Home Buying Guide
Buying a home is often daunting, especially if you are a first-time home buyer. Home buyers must navigate searching for, financing, and closing on a new house. They must also hire attorneys, real estate agents, and home inspectors, to name a few real estate professionals. This guide can help home buyers through much of this process.
This FindLaw article explores introductory aspects of the home-buying process. It also offers more resources for buying a home.
Are You Ready to Buy a Home?
The home-buying process starts long before hiring a real estate agent. The first step in buying a new home is determining how much home you can afford. The answer to this question will help shape your house-hunting experience.
There are many ways to determine how much you can spend on a house, including using a mortgage calculator. A loan preapproval or prequalification is a strong option. Prequalification and preapproval are two tools lenders use to help buyers. Getting pre-approved for a mortgage loan shows homeowners and real estate agents that you are serious about buying a home.
This part of the process should take a few weeks.
Preapproval vs. Prequalification
A prequalification gives you an estimate of how much you can afford to spend on a home. Lenders may ask for some financial information, but don't delve too deeply into your finances. A mortgage preapproval requires a more extensive look at your finances. Lenders will review the following before offering you a pre-approval letter:
- Credit score
- Credit report
- Debt-to-income ratio (DTI)
- Monthly income
- Employment history
- Bank statements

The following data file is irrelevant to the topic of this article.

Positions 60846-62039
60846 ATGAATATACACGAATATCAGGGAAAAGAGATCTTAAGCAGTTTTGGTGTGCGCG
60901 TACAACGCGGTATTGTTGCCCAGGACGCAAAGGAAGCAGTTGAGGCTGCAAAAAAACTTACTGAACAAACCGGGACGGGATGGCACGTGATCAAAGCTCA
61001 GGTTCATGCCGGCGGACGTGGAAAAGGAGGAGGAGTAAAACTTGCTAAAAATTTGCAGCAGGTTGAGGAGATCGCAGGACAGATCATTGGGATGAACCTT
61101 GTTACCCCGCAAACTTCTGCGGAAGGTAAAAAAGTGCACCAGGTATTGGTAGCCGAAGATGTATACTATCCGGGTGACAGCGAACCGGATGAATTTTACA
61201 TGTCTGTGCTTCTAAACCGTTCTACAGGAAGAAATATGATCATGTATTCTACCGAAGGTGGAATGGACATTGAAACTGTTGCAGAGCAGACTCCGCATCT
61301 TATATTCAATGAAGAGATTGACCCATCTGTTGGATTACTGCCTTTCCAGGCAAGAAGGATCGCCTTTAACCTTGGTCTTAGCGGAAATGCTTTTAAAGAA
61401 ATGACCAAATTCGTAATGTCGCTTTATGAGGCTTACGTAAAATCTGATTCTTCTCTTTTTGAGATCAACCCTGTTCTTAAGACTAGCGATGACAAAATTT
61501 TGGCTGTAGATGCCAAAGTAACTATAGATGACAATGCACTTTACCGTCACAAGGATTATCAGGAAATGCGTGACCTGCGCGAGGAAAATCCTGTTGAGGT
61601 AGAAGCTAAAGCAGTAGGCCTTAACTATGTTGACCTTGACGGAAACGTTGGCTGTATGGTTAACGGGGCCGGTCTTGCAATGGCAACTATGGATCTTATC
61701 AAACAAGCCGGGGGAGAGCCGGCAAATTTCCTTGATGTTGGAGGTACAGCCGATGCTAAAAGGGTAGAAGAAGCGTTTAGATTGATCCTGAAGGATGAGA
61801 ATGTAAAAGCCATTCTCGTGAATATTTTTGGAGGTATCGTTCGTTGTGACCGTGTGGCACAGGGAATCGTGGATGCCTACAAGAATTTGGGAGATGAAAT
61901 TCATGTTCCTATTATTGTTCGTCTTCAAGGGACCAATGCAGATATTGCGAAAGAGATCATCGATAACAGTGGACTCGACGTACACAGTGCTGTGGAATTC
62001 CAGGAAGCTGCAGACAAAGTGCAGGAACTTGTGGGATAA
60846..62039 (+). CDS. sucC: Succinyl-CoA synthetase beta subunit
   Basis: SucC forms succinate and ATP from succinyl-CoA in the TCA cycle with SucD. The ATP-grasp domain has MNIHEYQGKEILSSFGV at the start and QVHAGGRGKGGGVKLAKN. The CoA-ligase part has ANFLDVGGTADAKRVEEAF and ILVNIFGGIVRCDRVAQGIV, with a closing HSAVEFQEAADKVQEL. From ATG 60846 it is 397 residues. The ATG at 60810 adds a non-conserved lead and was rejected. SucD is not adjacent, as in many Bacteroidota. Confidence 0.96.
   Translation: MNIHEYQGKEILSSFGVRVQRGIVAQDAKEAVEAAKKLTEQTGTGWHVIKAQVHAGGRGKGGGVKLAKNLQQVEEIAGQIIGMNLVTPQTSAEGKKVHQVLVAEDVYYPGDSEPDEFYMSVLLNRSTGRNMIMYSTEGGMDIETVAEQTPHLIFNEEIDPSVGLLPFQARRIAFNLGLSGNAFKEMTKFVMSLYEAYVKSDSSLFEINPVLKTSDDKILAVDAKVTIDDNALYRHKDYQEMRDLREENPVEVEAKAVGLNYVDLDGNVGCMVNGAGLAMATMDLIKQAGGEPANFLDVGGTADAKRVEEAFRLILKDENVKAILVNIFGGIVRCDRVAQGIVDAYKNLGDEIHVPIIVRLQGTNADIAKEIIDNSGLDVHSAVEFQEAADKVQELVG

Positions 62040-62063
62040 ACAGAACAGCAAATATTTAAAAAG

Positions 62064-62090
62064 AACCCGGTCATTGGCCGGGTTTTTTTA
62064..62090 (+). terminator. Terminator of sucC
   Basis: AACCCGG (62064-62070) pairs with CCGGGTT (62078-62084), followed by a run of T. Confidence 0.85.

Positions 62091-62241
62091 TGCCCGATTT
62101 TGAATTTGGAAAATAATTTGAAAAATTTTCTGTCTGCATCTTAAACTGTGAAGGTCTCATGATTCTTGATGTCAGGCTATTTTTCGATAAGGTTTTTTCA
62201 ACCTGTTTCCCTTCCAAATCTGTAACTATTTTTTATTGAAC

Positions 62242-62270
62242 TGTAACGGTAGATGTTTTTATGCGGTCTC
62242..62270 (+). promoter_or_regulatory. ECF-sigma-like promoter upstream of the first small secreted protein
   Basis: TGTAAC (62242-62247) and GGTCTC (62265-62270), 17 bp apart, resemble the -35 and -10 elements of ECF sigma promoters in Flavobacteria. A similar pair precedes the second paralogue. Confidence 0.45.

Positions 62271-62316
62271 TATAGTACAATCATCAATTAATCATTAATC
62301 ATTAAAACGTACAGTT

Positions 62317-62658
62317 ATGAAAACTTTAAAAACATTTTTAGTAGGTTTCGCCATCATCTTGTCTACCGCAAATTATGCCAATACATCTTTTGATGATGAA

If the mortgage lender believes you are creditworthy, it will offer you a pre-approval letter. This letter is not binding; if your financial situation changes after you get the letter, the lender may deny your loan. If the mortgage lender decides you are not creditworthy, based on information in your credit report, you have the right to a free copy of the report.
First-time homebuyers should know the costs of homeownership, which go beyond the home price and monthly mortgage payments. A few expenses to consider include, but are not limited to, the following:
- Property taxes
- Maintenance and upkeep
- Homeowners Insurance
Keep these in mind as you are shopping for a new home. Consider all the costs of homeownership, not just the purchase price or monthly payments. Leave room in your budget for the unexpected.
Financing Your New Home
There are many ancillary costs associated with buying a home. Besides the sale price, borrowers have to pay for:
- Earnest money deposit
- Down payment
- Home inspection
- Title search
- Closing costs
Fortunately, many assistance programs help first-time buyers cover these expenses. Some examples of programs for first-timers include, but are not limited to:
- First-time home buyer programs offered by your local government can help you buy a home with low mortgage interest rates or low down payments.
- Down payment assistance grants or low-interest loans help borrowers with upfront costs like a down payment.